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There is a use-after-free issue in all samba 4.9.x versions before 4.9.18, all samba 4.10.x versions before 4.10.12 and all samba 4.11.x versions before 4.11.5, essentially due to a call to realloc() while other local variables still point at the original buffer.



All samba versions 4.9.x before 4.9.18, 4.10.x before 4.10.12 and 4.11.x before 4.11.5 have an issue where if it is set with "log level = 3" (or above) then the string obtained from the client, after a failed character conversion, is printed. Such strings can be provided during the NTLMSSP authentication exchange. In the Samba AD DC in particular, this may cause a long-lived process(such as the RPC server) to terminate. (In the file server case, the most likely target, smbd, operates as process-per-client and so a crash there is harmless).



Some HTTP/2 implementations are vulnerable to a header leak, potentially leading to a denial of service. The attacker sends a stream of headers with a 0-length header name and 0-length header value, optionally Huffman encoded into 1-byte or greater headers. Some implementations allocate memory for these headers and keep the allocation alive until the session dies. This can consume excess memory.



Some HTTP/2 implementations are vulnerable to resource loops, potentially leading to a denial of service. The attacker creates multiple request streams and continually shuffles the priority of the streams in a way that causes substantial churn to the priority tree. This can consume excess CPU.



Some HTTP/2 implementations are vulnerable to window size manipulation and stream prioritization manipulation, potentially leading to a denial of service. The attacker requests a large amount of data from a specified resource over multiple streams. They manipulate window size and stream priority to force the server to queue the data in 1-byte chunks. Depending on how efficiently this data is queued, this can consume excess CPU, memory, or both.



Netatalk before 3.1.12 is vulnerable to an out of bounds write in dsi_opensess.c. This is due to lack of bounds checking on attacker controlled data. A remote unauthenticated attacker can leverage this vulnerability to achieve arbitrary code execution.



Information exposure vulnerability in SYNO.Core.ACL in Synology DiskStation Manager (DSM) before 6.2-23739-2 allows remote authenticated users to determine the existence and obtain the metadata of arbitrary files via the file_path parameter.



A statement in the System Programming Guide of the Intel 64 and IA-32 Architectures Software Developer's Manual (SDM) was mishandled in the development of some or all operating-system kernels, resulting in unexpected behavior for #DB exceptions that are deferred by MOV SS or POP SS, as demonstrated by (for example) privilege escalation in Windows, macOS, some Xen configurations, or FreeBSD, or a Linux kernel crash. The MOV to SS and POP SS instructions inhibit interrupts (including NMIs), data breakpoints, and single step trap exceptions until the instruction boundary following the next instruction (SDM Vol. 3A; section 6.8.3). (The inhibited data breakpoints are those on memory accessed by the MOV to SS or POP to SS instruction itself.) Note that debug exceptions are not inhibited by the interrupt enable (EFLAGS.IF) system flag (SDM Vol. 3A; section 2.3). If the instruction following the MOV to SS or POP to SS instruction is an instruction like SYSCALL, SYSENTER, INT 3, etc. that transfers control to the operating system at CPL < 3, the debug exception is delivered after the transfer to CPL < 3 is complete. OS kernels may not expect this order of events and may therefore experience unexpected behavior when it occurs.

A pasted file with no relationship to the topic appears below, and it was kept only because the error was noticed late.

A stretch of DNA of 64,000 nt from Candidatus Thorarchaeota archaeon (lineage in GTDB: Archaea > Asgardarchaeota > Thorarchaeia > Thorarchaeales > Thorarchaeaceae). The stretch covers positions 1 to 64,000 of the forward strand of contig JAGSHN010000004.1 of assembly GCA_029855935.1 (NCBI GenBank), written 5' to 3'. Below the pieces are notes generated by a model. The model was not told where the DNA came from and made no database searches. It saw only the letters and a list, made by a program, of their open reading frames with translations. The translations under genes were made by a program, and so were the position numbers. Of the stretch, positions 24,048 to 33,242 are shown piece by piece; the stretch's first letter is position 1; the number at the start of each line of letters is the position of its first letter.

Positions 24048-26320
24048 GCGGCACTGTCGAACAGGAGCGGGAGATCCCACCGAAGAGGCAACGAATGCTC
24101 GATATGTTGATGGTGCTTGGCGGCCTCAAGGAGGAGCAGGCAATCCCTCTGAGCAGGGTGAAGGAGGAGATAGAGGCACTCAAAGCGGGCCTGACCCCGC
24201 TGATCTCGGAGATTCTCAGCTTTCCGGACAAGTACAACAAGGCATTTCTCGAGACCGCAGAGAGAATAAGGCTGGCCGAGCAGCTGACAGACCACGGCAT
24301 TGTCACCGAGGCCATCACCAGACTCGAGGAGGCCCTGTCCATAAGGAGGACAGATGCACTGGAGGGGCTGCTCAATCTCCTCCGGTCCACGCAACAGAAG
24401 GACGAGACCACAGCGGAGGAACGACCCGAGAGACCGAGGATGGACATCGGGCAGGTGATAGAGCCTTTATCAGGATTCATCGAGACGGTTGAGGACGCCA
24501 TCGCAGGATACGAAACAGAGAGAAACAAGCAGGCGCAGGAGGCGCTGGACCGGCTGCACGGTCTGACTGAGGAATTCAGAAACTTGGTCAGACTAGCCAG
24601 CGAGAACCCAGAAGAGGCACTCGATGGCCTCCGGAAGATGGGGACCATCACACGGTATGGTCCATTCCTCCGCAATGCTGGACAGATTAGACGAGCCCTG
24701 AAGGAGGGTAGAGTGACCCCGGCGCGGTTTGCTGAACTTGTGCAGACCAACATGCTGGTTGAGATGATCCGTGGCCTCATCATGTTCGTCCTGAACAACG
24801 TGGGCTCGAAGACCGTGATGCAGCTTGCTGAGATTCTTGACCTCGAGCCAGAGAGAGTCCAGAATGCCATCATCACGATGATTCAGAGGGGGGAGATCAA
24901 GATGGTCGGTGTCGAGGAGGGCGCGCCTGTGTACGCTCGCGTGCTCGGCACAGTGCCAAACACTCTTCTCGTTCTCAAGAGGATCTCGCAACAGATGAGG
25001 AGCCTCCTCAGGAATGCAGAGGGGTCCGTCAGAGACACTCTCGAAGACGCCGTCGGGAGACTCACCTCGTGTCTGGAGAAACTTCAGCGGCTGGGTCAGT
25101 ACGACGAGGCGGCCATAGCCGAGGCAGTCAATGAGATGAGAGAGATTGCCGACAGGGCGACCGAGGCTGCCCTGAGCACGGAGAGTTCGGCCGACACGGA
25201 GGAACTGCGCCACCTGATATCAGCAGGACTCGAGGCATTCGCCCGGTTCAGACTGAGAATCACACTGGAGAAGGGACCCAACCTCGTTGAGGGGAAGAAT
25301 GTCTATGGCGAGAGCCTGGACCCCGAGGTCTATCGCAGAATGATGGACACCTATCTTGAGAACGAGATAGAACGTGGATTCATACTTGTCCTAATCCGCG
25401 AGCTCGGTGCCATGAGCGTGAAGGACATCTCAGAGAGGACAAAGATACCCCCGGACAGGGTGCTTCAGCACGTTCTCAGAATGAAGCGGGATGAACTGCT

The protocol engine in ntp 4.2.6 before 4.2.8p11 allows a remote attackers to cause a denial of service (disruption) by continually sending a packet with a zero-origin timestamp and source IP address of the "other side" of an interleaved association causing the victim ntpd to reset its association.



ntpd in ntp 4.2.8p4 before 4.2.8p11 drops bad packets before updating the "received" timestamp, which allows remote attackers to cause a denial of service (disruption) by sending a packet with a zero-origin timestamp causing the association to reset and setting the contents of the packet as the most recent timestamp. This issue is a result of an incomplete fix for CVE-2015-7704.


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